Death Mark Review

Death Mark‘s title may give you a clue to what the story is centred around but I will explain it anyway. It seems in Tokyo’s H City, a terrifying rumour is circling; anybody who bears the ‘cursed mark’ will die. It is said to resemble the look of a dog bite and appear randomly on the person’s skin and bring on certain death. It’s just a rumour right? Wrong. You awaken having lost all of your memories, standing in front of an unknown house, you look down at your wrist to see the mark there. The doors to the house swing open. Inside, somewhere, will be the answers to surviving the inevitable…

Death Mark is a visual novel with a survival horror aspect to it. It relies heavily on its narrative, so expect a lot of reading but don’t let that put you off. It has an interesting story and honestly, I found it a relief to not have to play. It was nice to sit down and relax, despite the nature of the game. You do get to make vital decisions where it matters most, you get to choose where you go in certain areas and get to choose who comes along with you, you also get to choose certain narrative responses and that can change certain events for the game. You will even sometimes come across ‘Life or Death’ encounters where, if you make the wrong decision you will die and will have to replay from your last check point and believe me, these moments are intense as there is usually only 1 correct answer out of 3. Not only that but there is also a timer on these events in the form of Soul Power, if this hits 0, it’s game over.

The gameplay style in Death Mark is quite unique in that, well, you don’t really do a lot. It’s a visual novel, which I personally have never experienced before, but I really enjoyed the mechanics of it all. I was so engrossed. After experiencing what is usually an intense story segment you will often have a building or area to search through for various clues or items. This is where I found it particularly interesting. You have to search through each room/area yourself. With a torch lighting the way, you will come across various items and notes to help you along a specific area and it’s completely up to you to find these items. The game won’t help you out here. You may have to combine certain items together to progress or even use a specific item to open a door or cupboard.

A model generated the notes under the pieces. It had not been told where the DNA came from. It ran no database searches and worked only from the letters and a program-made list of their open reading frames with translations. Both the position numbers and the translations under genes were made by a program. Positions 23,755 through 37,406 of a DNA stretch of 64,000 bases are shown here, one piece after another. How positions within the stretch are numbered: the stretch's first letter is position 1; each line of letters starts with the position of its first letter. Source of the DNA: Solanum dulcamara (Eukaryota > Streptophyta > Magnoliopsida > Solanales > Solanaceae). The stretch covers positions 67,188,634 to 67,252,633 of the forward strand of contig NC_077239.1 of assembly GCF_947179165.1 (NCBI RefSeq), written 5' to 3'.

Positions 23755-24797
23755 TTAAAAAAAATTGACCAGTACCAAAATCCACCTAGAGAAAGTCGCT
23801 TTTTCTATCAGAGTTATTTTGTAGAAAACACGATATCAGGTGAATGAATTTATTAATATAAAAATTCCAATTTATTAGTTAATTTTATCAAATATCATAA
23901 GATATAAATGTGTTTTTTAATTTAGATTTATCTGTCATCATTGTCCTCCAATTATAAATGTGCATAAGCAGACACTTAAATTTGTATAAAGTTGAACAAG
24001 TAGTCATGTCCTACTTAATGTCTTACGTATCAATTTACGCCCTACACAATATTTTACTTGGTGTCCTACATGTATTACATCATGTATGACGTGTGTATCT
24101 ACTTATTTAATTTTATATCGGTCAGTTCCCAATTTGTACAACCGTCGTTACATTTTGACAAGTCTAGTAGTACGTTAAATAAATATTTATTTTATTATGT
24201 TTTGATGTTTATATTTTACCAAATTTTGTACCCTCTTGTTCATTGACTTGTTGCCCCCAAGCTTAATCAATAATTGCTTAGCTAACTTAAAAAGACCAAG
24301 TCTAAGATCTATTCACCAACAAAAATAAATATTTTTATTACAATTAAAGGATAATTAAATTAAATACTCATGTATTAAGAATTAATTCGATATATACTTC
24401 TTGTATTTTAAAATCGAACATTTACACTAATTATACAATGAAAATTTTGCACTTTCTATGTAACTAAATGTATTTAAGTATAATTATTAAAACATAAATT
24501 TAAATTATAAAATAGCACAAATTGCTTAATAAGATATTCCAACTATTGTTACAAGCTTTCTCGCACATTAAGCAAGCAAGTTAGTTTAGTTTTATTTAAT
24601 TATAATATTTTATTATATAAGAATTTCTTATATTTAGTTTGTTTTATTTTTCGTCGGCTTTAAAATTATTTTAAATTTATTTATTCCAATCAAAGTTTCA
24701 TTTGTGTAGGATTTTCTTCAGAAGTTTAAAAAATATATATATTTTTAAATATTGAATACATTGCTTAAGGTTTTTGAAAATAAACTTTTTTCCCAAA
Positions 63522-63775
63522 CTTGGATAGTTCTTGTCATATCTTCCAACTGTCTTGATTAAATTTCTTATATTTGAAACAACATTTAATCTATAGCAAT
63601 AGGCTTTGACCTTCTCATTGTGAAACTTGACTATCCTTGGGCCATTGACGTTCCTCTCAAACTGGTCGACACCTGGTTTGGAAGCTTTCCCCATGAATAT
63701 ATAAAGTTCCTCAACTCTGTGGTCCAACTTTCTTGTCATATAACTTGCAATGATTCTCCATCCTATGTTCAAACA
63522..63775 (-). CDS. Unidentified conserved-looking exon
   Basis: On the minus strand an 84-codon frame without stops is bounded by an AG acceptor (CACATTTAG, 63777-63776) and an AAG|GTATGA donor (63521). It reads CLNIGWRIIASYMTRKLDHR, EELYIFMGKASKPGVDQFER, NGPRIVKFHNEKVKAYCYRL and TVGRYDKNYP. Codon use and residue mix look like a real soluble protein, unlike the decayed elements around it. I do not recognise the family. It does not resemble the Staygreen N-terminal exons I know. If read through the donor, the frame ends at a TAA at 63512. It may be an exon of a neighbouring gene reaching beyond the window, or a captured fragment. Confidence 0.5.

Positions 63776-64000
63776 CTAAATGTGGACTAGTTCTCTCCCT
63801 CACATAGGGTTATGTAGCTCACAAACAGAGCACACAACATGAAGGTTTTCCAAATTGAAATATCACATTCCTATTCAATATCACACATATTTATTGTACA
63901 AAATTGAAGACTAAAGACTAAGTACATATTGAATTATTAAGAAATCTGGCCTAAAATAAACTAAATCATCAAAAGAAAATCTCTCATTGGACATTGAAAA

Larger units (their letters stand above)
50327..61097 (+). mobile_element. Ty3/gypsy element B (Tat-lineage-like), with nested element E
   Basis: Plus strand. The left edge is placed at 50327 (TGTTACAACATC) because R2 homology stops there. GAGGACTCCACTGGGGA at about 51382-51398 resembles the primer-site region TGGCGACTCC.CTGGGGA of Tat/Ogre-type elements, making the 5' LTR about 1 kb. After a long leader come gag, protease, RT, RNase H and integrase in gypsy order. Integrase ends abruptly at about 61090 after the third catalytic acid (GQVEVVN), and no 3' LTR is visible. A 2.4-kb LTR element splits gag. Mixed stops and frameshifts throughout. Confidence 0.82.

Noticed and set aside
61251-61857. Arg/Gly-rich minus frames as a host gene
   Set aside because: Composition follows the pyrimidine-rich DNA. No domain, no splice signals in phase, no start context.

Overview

Now, the game is split into various chapters, each concerning around a specific paranormal entity and eventually, at the end of each chapter, that paranormal entity will confront you in some way or another. These boss battles play very similarly to the Life or Death situations. You must make decisions based on all your findings throughout that chapter, paying attentions to certain details or reading certain notes you find can really make or break the end battle. So, pay attention to everything. Oh, and each chapter has a ‘good’ or ‘bad’ ending. The bad ending usually ending in a particular character dying or even multiple people dying.

Although Death Mark’s story didn’t blow me away, I still thoroughly enjoyed my time with it. It was a nice change of scenery for me, it’s a totally unique experience and though I wouldn’t play through the game again (due to already knowing the ‘main’ points during the game) I would definitely recommend it to anyone who is a fan of horror. It’s not ridiculously scary, it did however make me feel on edge constantly. That may have something to do with me sitting in the dark but still! Now, the one bad thing to mention in my experience with the game. I did encounter a glitch in which I couldn’t progress through a certain level, a certain prompt just wasn’t happening no matter what I did which resulted in me having to start the entire game again, which was extremely annoying. Hopefully, this isn’t something that occurs often. The story was engaging, the gameplay was intriguing and it was the perfect length, in my opinion. You should definitely give Death Mark a go if you’re into ghost stories and things alike. Oh, one more thing, it is extremely Japanese… You will see what I mean.

REVIEW CODE: A complimentary Nintendo Switch code was provided to Bonus Stage for this review. Please send all review code enquiries to editor@bonusstage.co.uk.

Subscribe to our mailing list

Get the latest game reviews, news, features, and more straight to your inbox

error: Content protected by DMCA.